Jason recaps the events from Roll For Combat: The Fall of Plaguestone, Episode 27: Parkour!
OK, let’s start today’s post by going through this Liberating Step thing one more time. I don’t know why I didn’t get this right this particular episode – I’m gonna chalk it up to the fact that it was close to Thanksgiving and I may have still been suffering the after-effects of a turkey coma. Though… I seem to recall a version of this conversation where I say the RIGHT thing (no free attack) and everyone else tells me I’m wrong and talks me out of it. Maybe that was a future episode, or maybe Steve edited that out of this one. Whatever… don’t want to make a federal case out of it. For today, I forgot.
(I also got the damage on the cantrip wrong, but that was just a little bit of confusion between rounding down and rounding up. That strikes me as a lesser sin, especially since I’ve only used that spell once or twice.)
But to recap: there are three flavors of the champion class. There’s the Paladin (lawful), Redeemer (neutral), and Liberator (chaotic), and each flavor gets its own “Champion’s Reaction” as a class skill. They ALL have the property where they block [2 + (LVL)] damage, but they each have their own secondary effect. The Paladin’s Retributive Strike gets the free counter-attack if they’re within reach of the attacker. It’s probably the simplest and most straightforward of the three abilities – who doesn’t love damage? The Liberator’s Liberating Step (the thing Brixley has) gives an ally a free chance to get free of any sort of restraining-type effect – from a brute-force grapple to paralysis – and also allows the ally a free Step action. Situationally useful, but not always. And though it’s not relevant to this conversation, just to be a completist: the Redeemer’s Glimpse of Redemption gives the enemy a choice – either the damage can be mitigated entirely, or it’s the usual [2 + (LVL)] damage resistance and the damager becomes enfeebled 2 (without a save). Arguably Liberating Step is the weakest – or at least most situational – of the three, but I wanted to be chaotic for roleplaying reasons, so… I guess that’s what I’m stuck with.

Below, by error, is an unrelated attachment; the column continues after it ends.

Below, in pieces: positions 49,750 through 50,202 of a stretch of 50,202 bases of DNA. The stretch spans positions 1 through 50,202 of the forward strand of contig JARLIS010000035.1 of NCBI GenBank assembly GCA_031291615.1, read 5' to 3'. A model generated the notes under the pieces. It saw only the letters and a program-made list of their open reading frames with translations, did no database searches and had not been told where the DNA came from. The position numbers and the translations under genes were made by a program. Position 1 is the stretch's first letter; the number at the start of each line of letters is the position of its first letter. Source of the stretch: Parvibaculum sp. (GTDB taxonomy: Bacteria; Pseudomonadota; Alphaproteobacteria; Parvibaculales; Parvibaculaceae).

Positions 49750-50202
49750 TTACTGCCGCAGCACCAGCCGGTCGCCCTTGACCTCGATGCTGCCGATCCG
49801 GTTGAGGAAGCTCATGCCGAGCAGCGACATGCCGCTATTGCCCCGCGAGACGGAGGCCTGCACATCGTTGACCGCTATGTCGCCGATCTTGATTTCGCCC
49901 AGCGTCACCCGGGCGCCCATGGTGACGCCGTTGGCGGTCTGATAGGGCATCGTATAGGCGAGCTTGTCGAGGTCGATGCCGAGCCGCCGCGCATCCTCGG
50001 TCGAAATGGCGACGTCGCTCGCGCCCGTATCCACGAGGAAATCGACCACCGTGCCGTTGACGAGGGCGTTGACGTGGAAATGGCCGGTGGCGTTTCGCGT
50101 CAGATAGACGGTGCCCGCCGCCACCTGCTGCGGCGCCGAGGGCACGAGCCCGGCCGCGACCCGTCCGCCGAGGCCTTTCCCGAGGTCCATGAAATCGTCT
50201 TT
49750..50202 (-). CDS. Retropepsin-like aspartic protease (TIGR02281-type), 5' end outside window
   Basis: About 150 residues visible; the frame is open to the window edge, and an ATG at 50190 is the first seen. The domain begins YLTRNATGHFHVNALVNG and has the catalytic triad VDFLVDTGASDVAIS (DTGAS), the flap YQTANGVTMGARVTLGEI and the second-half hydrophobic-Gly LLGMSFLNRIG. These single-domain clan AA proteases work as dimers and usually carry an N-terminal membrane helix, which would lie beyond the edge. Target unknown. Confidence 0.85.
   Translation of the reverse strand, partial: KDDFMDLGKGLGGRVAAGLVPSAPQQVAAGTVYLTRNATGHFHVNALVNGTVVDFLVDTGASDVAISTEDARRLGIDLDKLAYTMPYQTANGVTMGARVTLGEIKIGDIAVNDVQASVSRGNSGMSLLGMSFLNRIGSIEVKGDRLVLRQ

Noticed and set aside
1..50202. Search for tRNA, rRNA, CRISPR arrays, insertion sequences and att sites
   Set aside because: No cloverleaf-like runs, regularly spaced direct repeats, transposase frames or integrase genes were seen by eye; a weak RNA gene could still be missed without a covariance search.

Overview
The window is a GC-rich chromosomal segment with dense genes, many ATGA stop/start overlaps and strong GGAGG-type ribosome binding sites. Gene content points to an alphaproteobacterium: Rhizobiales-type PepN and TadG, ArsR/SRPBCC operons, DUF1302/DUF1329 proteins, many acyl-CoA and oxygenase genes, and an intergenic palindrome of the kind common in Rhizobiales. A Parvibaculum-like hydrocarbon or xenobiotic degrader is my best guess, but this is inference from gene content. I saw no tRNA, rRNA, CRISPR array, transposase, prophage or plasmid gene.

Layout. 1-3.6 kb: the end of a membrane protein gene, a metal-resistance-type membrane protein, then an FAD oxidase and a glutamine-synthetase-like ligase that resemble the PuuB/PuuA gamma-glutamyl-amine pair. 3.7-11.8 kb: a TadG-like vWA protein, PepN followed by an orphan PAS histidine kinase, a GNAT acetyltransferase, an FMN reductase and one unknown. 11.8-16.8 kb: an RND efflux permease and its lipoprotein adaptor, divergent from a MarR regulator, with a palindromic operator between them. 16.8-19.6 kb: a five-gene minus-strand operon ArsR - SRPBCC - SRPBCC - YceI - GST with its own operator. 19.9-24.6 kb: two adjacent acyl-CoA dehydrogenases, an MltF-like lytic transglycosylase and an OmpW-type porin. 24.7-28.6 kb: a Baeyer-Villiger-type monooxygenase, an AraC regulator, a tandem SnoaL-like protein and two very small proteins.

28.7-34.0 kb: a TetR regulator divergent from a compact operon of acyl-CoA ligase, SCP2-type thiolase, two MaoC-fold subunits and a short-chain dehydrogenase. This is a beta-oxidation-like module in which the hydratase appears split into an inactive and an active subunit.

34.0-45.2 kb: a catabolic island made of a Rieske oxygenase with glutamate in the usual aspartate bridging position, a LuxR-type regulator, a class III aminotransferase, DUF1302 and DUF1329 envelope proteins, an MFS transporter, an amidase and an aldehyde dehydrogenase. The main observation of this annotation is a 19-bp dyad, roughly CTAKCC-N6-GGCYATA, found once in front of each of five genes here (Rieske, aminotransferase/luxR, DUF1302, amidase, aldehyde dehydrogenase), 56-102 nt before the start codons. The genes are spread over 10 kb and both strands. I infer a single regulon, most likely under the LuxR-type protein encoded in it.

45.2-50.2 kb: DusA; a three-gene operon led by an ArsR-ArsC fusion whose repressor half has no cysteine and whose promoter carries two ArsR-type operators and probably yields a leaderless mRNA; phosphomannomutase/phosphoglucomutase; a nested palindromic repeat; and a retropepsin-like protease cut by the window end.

It didn’t really impact the game that much because I only used it twice and missed at least one of the attacks – or it was the attack that canceled out because the bird couldn’t really use the special attack anyway. So it wasn’t a huge screw-up, but I always hate getting rules wrong. Especially when it’s something I got right all the way back at first level.
On the other hand, speaking of rules mistakes, I suppose we also have to eat the shit sandwich this week because this time, Cade’s health was low enough that the difference between a 12 and 18 point Lay on Hands mattered in terms of keeping him alive. I still think we would’ve won the fight and gotten Cade back on his feet, but it probably would’ve taxed more of our healing resources – might have had to pop a potion or have Celes break out a heal. So… oops.